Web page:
Onoshe Nwabuikwu

SONS OF THE EAST Author: Ifeoma Chinwuba Publisher: Griots Lounge Publishing, Canada, 2023.

Review by Onoshe Nwabuikwu

Sons of the East is the story of brotherly love or the lack thereof. It’s also the story of greed and covetousness; the powerlessness of women and how patriarchy which is embedded in a culture can keep changing the goal posts and even dance to its own tune. At the centre of the story is the culture of the Igbos. The Igbos are one of Nigeria’s 3 major tribes in the South-Eastern region of the country. Although different aspects of the Igbo culture are on display in the book, the Igbo apprenticeship system and some practices associated with widowhood feature more prominently. Everything revolves around the Okonkwo family of Opaku. Agbisi Okonkwo who has since passed on was the patriarch while his wife Odoziaku now manages the family.

     There are three sons or five sons depending on who you ask: Echezona (Zona), a.k.a Omeifeukwu; Jasper and Rapu are the three sons of the lateAgbisi and his wife Odoziaku. There’s also Jideofor and Jidenna who we’ll get to later. For now, Echezona, the first son who should hold the family together, is consumed by jealousy as he thinks his mother favours Jasper over her other two sons. On one hand Echezona, wants to enjoy the benefits and rights as the first son and have even the right of first refusal over family property. However, when it comes to their mother’s upkeep or acknowledging the entitlements of his stepbrothers Jideofor and Jidenma, Zona (as he’s called), prefers to let others do the heavy lifting. In fact, Zona is not sure whether he has forgiven his father Agbisi for having children by Akwaeke, the widow who chose Agbisi to remarry because tradition demanded she must marry one of her late husband’s family members.

     Jasper, the middle son seems consigned to a life of always being the middleman, always taking the high road, always trying to be a good younger brother to Zona and a good older brother to Rapu. And as his luck would have it, even though he has little or no education he gets to marry the beautiful Amata who’s not only a university graduate but also comes from a wealthy family. A few more reasons for his two brothers to be envious. It doesn’t help that one year after marriage, Amata gives birth to twin boys. Meanwhile, Charity, Zona’s wife has four daughters and counting. For her troubles, Zona sends her packing while he goes searching for anyone who can bear him the golden son to carry on the family name.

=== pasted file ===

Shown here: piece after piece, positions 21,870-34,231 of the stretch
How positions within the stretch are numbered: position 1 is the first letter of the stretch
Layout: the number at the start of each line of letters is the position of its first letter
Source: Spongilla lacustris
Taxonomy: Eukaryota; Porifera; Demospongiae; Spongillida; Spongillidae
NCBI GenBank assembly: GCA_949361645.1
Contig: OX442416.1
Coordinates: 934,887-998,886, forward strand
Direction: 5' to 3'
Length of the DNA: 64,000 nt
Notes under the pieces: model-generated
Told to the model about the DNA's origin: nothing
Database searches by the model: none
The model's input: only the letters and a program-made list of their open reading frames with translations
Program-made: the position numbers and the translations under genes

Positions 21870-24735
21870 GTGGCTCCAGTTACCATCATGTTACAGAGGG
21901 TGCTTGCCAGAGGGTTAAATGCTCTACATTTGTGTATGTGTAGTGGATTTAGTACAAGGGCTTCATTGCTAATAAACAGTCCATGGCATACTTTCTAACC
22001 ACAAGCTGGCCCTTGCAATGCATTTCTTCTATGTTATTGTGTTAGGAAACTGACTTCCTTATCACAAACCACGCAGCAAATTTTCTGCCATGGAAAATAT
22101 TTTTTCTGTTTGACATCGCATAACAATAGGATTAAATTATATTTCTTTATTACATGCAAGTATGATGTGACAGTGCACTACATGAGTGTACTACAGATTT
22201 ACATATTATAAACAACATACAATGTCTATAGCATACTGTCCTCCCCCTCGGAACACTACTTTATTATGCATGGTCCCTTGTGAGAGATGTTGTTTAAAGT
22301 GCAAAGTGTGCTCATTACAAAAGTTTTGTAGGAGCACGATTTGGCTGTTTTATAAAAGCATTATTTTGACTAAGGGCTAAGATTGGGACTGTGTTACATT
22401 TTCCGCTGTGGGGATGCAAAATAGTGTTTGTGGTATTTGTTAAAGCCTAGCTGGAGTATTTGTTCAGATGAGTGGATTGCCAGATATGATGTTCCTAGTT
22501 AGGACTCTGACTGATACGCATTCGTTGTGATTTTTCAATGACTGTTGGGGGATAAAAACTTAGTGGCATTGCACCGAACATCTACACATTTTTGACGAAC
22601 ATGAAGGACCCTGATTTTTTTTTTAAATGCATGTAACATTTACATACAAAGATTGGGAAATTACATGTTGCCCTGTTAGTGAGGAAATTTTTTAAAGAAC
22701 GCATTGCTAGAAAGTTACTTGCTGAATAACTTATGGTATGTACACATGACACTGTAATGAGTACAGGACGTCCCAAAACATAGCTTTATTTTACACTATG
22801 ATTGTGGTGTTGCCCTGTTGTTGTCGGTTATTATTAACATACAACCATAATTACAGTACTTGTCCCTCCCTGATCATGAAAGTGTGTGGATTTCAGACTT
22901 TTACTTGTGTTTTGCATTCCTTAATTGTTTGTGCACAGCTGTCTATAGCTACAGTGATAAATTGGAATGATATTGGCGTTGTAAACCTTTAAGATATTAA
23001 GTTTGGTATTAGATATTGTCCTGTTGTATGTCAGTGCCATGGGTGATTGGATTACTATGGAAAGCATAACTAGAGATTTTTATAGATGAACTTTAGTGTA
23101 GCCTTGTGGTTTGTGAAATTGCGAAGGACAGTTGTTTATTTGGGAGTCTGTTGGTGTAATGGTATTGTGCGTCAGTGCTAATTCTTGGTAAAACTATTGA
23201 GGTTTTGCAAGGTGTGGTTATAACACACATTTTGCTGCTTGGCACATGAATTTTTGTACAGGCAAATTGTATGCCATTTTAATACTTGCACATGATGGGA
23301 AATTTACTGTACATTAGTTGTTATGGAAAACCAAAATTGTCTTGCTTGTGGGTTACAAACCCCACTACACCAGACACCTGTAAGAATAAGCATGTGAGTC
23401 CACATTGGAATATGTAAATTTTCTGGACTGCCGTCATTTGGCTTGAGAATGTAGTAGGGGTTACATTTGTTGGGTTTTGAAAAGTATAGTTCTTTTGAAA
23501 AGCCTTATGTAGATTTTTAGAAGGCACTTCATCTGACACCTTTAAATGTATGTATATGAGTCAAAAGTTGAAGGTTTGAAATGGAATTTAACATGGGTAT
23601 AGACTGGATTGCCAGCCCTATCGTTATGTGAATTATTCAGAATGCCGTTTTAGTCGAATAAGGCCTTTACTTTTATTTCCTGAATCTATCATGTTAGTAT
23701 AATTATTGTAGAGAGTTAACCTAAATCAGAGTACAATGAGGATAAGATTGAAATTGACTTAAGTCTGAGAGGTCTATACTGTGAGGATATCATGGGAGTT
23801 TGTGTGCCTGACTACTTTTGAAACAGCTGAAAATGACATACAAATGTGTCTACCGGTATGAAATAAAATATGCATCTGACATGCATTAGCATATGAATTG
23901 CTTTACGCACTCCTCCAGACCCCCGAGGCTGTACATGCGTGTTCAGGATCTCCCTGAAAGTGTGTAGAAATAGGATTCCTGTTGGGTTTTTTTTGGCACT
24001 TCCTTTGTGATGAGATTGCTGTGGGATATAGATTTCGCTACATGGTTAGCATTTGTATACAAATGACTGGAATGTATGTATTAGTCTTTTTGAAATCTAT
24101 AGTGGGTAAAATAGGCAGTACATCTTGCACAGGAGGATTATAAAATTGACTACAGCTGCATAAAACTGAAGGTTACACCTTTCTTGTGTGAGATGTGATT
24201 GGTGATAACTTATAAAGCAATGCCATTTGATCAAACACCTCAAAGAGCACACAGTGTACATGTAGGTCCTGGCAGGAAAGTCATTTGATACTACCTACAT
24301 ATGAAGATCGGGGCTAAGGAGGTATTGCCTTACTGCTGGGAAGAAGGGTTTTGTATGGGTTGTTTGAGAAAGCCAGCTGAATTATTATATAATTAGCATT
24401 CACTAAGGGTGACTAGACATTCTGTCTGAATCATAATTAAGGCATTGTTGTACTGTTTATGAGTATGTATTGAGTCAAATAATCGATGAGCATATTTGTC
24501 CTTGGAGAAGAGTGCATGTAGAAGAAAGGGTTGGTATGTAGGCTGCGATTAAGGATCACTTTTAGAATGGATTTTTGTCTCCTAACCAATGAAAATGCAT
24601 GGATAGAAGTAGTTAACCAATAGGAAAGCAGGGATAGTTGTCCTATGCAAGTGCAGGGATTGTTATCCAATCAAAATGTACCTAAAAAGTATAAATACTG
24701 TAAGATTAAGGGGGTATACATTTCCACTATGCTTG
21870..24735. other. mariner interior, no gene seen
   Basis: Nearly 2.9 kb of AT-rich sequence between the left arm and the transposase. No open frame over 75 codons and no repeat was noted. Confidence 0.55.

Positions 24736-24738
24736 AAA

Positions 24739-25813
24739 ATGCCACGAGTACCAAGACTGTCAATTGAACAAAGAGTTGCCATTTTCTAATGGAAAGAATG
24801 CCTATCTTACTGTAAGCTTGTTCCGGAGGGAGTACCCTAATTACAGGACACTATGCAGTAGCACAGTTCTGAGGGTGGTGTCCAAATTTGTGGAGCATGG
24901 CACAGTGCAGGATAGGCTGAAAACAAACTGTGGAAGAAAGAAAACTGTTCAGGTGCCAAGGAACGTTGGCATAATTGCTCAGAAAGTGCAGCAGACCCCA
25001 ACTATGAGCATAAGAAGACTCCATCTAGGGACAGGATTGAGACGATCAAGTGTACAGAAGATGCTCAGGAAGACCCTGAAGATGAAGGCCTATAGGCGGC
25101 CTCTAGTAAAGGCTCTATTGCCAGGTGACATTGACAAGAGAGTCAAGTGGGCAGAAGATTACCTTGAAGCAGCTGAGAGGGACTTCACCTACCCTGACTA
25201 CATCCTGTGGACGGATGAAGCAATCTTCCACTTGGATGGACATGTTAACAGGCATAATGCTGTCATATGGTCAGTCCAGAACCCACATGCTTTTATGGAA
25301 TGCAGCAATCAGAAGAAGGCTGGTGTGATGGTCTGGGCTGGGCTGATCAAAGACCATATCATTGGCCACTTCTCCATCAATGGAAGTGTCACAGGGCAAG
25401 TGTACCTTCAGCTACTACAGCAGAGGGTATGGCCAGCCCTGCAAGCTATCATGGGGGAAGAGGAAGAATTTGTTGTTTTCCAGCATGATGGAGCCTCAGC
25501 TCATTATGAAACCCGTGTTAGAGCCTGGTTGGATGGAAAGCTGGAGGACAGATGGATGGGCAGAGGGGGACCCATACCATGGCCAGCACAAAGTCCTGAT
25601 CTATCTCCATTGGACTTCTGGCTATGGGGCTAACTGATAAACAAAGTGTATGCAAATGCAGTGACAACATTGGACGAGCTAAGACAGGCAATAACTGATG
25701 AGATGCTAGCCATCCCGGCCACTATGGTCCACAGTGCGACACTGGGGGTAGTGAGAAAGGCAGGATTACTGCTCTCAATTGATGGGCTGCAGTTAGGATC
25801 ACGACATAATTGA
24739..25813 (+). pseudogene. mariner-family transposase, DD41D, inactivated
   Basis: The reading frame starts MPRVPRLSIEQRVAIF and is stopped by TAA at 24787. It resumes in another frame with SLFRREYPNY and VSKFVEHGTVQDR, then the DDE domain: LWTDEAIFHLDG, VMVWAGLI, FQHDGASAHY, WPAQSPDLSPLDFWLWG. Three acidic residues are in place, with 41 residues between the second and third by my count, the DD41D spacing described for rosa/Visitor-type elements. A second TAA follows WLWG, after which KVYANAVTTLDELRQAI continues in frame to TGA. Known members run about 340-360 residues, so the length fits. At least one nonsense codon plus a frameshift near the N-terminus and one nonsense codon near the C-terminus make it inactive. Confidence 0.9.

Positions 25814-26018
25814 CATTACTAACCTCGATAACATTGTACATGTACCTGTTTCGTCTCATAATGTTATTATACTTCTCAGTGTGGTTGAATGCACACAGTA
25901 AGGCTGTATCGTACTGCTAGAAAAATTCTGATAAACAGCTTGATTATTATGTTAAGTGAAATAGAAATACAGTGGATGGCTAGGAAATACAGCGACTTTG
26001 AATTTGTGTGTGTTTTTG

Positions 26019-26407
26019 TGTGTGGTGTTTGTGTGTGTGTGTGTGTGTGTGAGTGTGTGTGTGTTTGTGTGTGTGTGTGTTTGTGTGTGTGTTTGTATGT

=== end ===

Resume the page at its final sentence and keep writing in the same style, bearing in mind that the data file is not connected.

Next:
As for Rapu, Agbisi and Odoziaku’s third son, there’s not much to be said except that he’s as envious of Jasper just like Zona. He also has a misplaced sense of entitlement. However, the one thing all three sons have in common is that they are traders which is also an Igbo thing. But almost nothing else. I imagine when the Bible said how pleasant is it for brothers to live in unity,  it didn’t have the Okonkwo brothers in mind. Anyhow, as a wise friend always points out, the reason brothers (siblings in general) dwelling in unity is a big deal is because it’s not a given that they will live in peace. We can’t take it for granted. In real life, the four sons of Nigeria’s late legal luminary, F.R.A Williams, have been embroiled in legal war fare over their father’s estate since his death in 2005. These are four boys from the same mother and father. But I digress.

     Back to Sons of the East, the author Ifeoma Chinwuba paints a vivid picture of Igbo culture, the apprenticeship system, and the market culture. Anyone who has ever been to a market in any major city or town in Nigeria would be transported to the theatrics, ingenuity, creativity of the typical Igbo trader in the market. Speaking of which, the Igbo apprenticeship system is getting a lot of attention at the moment with films like Afamefuna: An Nwa Boi Story (directed by Kayode Kassum, 2023). Personally, I believe that telling stories of our culture and practices like the Igbo apprenticeship system is one way Nigeria can make a grand entrance into international awards like the Oscars, etc. Speaking of which, Sons of the East will make a great film. The book itself reads almost like the screen play for a movie.

     Another thing that Sons of the East does well uncannily is to run commentary on various issues which affect the Igbos using the book’s characters in their conversations. Issues like Nigeria’s secessionist movement, the Independent People of Biafra (IPOB), the over saturation of roadblocks/checkpoints on South-Eastern highways, abandoned property, the refusal of the Nigerian state to grant the Igbos full entry into political leadership since the end of the civil war, or as someone asked in the book (p. 125): “Has the civil war really ended?” Even the ubiquitous Edo sex workers get a mention. This is just to name a few of the issues. The challenge here is not to sound too much like a newspaper Op-Ed. Again, even though Sons of the East is a work of fiction, keeping too true to actual events can make the reader question their veracity if they are not in sync with the real-life  timeline. Something else to also watch out for are minor errors. For example, the imagery: “He tore off a piece of a carrot and popped it in his mouth” (p.197) doesn’t quite sound appropriate.

     Still, it must be said, in all, Sons of the East is a great and unputdownable read.

  • Onoshe Nwabuikwu is a Ph.D. candidate, Feminist and Gender Studies, University of Ottawa.